Cleaning out the old prepares space in your life for the new. Get inspired and start right now.
Stuff is everywhere, filling up the car, the kitchen, the closet—even the memory on our computer. When you can’t find what you want because you have to dig through everything else, you begin to recognize that something needs to go. Another sign is noticing that you can’t put something away because the spot where it should go is already full of stuff. The space around us represents and influences our state of mind, which is why it’s so important to make the commitment to ‘let it go.’
If you don’t love it, you don’t need it—even if somebody you love gave it to you. If you love it but do not use it, it is not fulfilling the purpose for which it was made. It will be so much more useful if it is released it into the world to make someone else happy. Trust that what you release will find its way to the right person. Focus on the joy the new owner will have.
As an extra bonus, be prepared to have something perfect come to you through reciprocal action. Clearing away what you don’t need makes room for what you do need and opens the channel so energy can flow. Picture a clear-flowing stream—the opposite of a stagnant, stinky pond full of ‘stuff.’
Letting go doesn’t mean giving up everything to live in a yurt with just a pot and a blanket. It is the middle way—letting go of just enough to make it easier to appreciate what we have. I learned about the Swedish word lagom (LAW-gohm) in New Minimalism Decluttering and Design for Sustainable, Intentional Living by Cary Telander Fortin & Kyle Louise Quilici. They define it as just the right amount for you, the amount that “suits you, supports you and brings you joy.”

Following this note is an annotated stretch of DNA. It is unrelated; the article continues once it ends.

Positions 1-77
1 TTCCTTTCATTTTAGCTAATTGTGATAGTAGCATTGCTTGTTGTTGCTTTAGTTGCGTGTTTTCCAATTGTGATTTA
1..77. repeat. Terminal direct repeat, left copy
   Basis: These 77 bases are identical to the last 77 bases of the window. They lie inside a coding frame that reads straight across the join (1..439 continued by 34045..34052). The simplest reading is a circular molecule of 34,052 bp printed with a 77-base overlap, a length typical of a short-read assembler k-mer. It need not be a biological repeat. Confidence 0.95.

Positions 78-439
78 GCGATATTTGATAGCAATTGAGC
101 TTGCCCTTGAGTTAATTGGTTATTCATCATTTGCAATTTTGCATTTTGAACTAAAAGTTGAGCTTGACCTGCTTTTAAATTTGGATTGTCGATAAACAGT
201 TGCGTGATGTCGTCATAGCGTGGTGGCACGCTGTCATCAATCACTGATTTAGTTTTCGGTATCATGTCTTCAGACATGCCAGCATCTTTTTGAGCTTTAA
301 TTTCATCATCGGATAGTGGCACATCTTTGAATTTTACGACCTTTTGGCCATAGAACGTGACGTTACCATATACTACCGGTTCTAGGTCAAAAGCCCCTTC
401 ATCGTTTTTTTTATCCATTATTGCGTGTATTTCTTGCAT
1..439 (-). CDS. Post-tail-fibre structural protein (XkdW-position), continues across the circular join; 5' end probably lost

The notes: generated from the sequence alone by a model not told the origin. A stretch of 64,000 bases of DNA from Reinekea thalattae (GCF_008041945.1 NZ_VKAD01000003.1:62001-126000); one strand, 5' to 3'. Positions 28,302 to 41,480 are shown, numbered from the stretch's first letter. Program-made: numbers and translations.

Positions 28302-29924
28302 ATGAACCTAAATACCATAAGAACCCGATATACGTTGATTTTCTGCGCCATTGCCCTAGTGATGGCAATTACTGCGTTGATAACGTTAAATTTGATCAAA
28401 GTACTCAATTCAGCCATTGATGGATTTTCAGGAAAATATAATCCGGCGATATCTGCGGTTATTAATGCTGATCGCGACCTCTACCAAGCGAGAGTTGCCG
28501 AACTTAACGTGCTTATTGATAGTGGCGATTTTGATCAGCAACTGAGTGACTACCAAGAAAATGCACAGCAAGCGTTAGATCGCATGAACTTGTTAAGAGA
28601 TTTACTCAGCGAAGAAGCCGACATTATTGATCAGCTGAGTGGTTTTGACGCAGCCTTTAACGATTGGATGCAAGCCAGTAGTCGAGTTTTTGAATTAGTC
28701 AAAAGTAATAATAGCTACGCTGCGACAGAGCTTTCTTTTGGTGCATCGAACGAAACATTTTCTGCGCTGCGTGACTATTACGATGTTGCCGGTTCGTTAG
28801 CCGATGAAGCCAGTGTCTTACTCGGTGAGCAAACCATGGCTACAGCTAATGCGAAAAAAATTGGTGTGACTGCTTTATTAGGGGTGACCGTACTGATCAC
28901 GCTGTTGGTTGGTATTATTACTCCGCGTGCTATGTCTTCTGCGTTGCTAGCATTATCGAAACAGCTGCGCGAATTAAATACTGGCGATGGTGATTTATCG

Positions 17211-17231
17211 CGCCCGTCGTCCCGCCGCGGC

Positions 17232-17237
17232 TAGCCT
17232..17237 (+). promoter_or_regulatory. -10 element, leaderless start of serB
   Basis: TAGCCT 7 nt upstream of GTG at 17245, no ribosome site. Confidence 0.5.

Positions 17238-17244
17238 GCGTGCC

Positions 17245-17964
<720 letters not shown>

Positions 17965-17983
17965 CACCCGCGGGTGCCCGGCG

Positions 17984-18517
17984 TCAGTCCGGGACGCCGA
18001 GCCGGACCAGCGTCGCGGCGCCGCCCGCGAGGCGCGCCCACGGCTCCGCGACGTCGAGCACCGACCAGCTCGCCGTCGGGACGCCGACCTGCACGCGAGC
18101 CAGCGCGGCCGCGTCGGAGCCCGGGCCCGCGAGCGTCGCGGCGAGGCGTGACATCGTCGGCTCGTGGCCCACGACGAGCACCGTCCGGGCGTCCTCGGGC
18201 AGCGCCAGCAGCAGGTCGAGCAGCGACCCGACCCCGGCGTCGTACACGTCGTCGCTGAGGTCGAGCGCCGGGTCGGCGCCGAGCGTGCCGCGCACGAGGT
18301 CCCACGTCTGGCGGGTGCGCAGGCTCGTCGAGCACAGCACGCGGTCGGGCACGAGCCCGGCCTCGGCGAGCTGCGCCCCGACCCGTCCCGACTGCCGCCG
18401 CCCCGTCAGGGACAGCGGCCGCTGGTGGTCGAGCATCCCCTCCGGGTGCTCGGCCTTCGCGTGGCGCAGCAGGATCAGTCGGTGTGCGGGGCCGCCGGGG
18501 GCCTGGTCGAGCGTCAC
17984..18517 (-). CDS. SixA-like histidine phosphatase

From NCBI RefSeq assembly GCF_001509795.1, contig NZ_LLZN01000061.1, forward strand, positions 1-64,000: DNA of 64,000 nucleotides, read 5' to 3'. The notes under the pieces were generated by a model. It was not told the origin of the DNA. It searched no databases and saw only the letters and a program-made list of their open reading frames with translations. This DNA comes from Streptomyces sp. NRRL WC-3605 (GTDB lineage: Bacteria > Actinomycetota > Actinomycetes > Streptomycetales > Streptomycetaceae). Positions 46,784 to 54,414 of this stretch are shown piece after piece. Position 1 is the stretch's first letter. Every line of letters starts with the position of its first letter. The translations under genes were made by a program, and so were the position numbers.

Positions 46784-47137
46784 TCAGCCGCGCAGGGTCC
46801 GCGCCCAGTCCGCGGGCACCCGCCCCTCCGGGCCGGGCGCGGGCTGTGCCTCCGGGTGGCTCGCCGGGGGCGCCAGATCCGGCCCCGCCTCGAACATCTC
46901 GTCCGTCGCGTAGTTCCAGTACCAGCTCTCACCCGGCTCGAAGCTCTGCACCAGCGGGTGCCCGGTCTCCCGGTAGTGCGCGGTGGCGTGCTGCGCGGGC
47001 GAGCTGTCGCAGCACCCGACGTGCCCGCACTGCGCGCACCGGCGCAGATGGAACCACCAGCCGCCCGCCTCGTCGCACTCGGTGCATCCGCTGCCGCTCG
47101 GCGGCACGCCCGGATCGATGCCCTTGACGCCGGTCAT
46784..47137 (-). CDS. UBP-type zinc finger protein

Lagom is a beautiful word when my Swedish neighbor says it. He said it also suggests sitting down to dinner as part of a team and passing around one big bowl of food while taking only the amount that leaves enough for everyone else sitting at the table.
Advertisements lead us to believe that more stuff makes us happy, but in truth it ties us down, blocks the channels, and causes stagnation. There is enough for everyone to have enough, but not enough for everyone to have it all. We are in this life together—what helps us also helps others.
What is one thing all of the great spiritual masters have in common? No junk drawer. This is reason enough for me to know I am not a realized being, and it tells me I need to work on it. When our space is clear, our mind can be clear of judgments, labels, and opinions. We are better able to realize we can change our idea of abundance from owning ‘stuff’ and focus on possessing what matters, lasts, and multiplies: love and knowledge!
After talking about the need to downsize for some time, my husband and I decided it was time to put our ‘too big for us’ house on the market. The realtor came for a pre-listing walk-through and told us to take everything down and remove all the small pieces of furniture. It was a frenzy of clearing and cleaning, and though we did not enjoy the process, we enjoyed the freeing effects of the newly cleared space.
Because the accumulation had been gradual, we hadn’t noticed the ‘stuckness’ everything was causing until it was removed. A line from “The Guest House” by Rumi came to mind because we really felt that we were being ‘cleared out for some new delight.’
Letting go does not have to be a frenzy of activity. It works better as a daily practice, like our other mindfulness habits that connect us with who we really are and what we really need. We can be aware of the effects our stuff has on us and realize we don’t need to own everything we love. We can love and let go, keeping only the amount that is just right for us.
Kristie Abel is an artist and freelance editor.
Janet Abel has been teaching yoga in the Hampton Roads area since 2001. She is an Experienced Registered Yoga Teacher (E- RYT) certified by the Yoga Alliance, is a member of the International Association of Yoga Therapists and is a Mindful Living Consultant. She is the Owner/Instructor of her own LLC. For info visit JanetAbel.com.